In the winter, the town turns into a snowy wonderland. The Selkirk Mountains are a world-famous heli-skiing destination due to the incredible amounts of snow they receive. Don't worry if your budget doesn't stretch to that level, the local ski hill, Whitewater, still receives massive dumps of snow, and the lift tickets are a bargain. Other winter pursuits include backcountry snowmobiling, ice climbing, and Nordic (cross-country) skiing.
Accommodation: Where to Stay in Nelson
The former railway town of Revelstoke wears its history proudly. A historical main street with 19th-century buildings, great museums, and historical homes converted into romantic bed and breakfasts make a visit here a delight.
Revelstoke is located along the Trans-Canada Highway, roughly halfway between Golden and Kamloops. It's this remote location that makes this outpost perfect for a three-day weekend (or longer) getaway. The history of the city and its surroundings is documented at the Railway Museum, Revelstoke Museum and Archives, and the BC Interior Forestry Museum.
Skiers will know Revelstoke because of its location between two of the world's legendary mountain ranges: the Selkirks and the Monashees. These mountain ranges are famous for the incredible amounts of snow that fall every year. Fortunately, Revelstoke Mountain Resort is well-positioned to grab as much of this white wonder as possible. Revelstoke is also home to several heli-ski operations for those hard-core ski enthusiasts with deep pockets.
In the summer, the city makes an excellent base for exploring the extensive wilderness surrounding the city. Hiking, mountain biking, climbing, whitewater rafting, camping, canoeing, and kayaking are just a few of the adventures that await you.
Accommodation: Where to Stay in Revelstoke
Read More: Top-Rated Things to Do in Revelstoke, BC
Kamloops may not be on everyone's radar as a top city in British Columbia, but that's okay because it means all the attractions are wide open, and there's a good chance you'll have them to yourself.
Considering that fishing is one of the top things to do here, that's a real bonus. Over 100 stocked lakes are within a one-hour drive of the city and are just teeming with rainbow trout. In fact, fishing is so popular here that Highway 5A is nicknamed the Old Fishing Highway.
Fishing not your thing? Don't worry about it. Send those in your group off on their fishing adventure while you stroll around downtown and check out the assortment of shops and restaurants. Or, brush up on the local history at the Kamloops Museum, home to over 20,000 artifacts, or learn about how the railways shaped this region at the Kamloops Heritage Railway.
Accommodation: Where to Stay Kamloops
The city of Vernon, located just up the lake from Kelowna, is a great year-round family destination. Here, you'll be able to play in the water in the summer, ski the slopes in the winter, enjoy the spring flowers, and feast on the harvest of the local producers in the fall.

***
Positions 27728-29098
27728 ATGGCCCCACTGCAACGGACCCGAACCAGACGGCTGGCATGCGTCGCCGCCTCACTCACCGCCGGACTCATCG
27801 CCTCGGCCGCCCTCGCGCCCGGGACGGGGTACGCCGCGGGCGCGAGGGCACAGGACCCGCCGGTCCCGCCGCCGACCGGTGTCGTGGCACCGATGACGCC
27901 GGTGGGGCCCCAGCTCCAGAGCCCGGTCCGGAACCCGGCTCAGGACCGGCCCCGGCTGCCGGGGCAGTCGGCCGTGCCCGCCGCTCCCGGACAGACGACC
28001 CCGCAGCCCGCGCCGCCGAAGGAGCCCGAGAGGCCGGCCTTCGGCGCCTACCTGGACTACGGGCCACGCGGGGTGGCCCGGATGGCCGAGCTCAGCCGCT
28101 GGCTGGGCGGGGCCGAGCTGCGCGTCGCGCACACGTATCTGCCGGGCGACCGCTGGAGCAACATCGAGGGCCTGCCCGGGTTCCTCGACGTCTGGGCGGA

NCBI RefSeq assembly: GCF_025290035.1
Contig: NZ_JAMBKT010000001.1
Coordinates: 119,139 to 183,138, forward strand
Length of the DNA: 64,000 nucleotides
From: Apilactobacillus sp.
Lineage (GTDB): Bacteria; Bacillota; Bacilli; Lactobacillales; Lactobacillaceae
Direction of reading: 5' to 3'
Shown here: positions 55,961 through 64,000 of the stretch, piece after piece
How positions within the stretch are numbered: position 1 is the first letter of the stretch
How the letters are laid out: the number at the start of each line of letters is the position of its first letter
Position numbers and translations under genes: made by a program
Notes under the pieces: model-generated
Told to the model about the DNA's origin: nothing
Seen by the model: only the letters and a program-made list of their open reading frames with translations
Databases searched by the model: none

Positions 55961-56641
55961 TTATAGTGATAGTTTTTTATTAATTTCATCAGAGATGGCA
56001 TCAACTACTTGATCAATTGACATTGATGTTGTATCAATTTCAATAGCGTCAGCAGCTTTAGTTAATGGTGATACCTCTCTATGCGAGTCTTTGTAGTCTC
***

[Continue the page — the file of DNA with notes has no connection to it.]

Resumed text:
Vernon is located just back from Lake Okanagan, near Kalamalka Lake, and it's all this wonderful lake country that makes the city a boater's dream destination. Fishing, pleasure boating, waterskiing, kayaking, and canoeing are all easily accessible, whether you have your own watercraft or need to rent one. Vernon is blessed with beautiful beaches, many within town, one of the most popular being Kin Beach.
Accommodation: Where to Stay in Vernon
Richmond, just south of Vancouver, is often overlooked as one of BC's best cities. Home to many of the region's Asian citizens, the city hums with an energy not unlike you'd find in Hong Kong or Shanghai.
A highlight of a visit to Richmond is a stop at Steveston Heritage Fishing Village. Here, you can walk the boardwalks and enjoy fresh seafood right off the boat.
Head downtown one evening and try shopping at a night market, you'll find everything you never thought you needed — plus more! The city has the lower mainland's most delicious Asian cuisine. You'll find it in massive restaurants and in hole-in-the-wall places in non-descript strip malls. Finding the best one and figuring out what to order is half the fun.
Accommodation: Where to Stay in Richmond, BC
13. Prince George
Prince George, located in BC's north, has a bit of everything for everyone. History, outdoor activity, nature, and a bit of culture make a visit here very enjoyable.
One of the city's main attractions is Exploration Place, a fantastic facility highlighting the natural and cultural history of the area. In the summer, check out the shops downtown, and stop by the Prince George Farmers Market for the best locally grown produce, meats, cheeses, and handicrafts.
A short drive east of the city is Purden Lake Provincial Park. A favorite of locals, the park is a great place to camp, hike, swim, and go fishing for rainbow trout. Those with a taste for adventure should head for the Nechako River and sign up for an afternoon of white water rafting.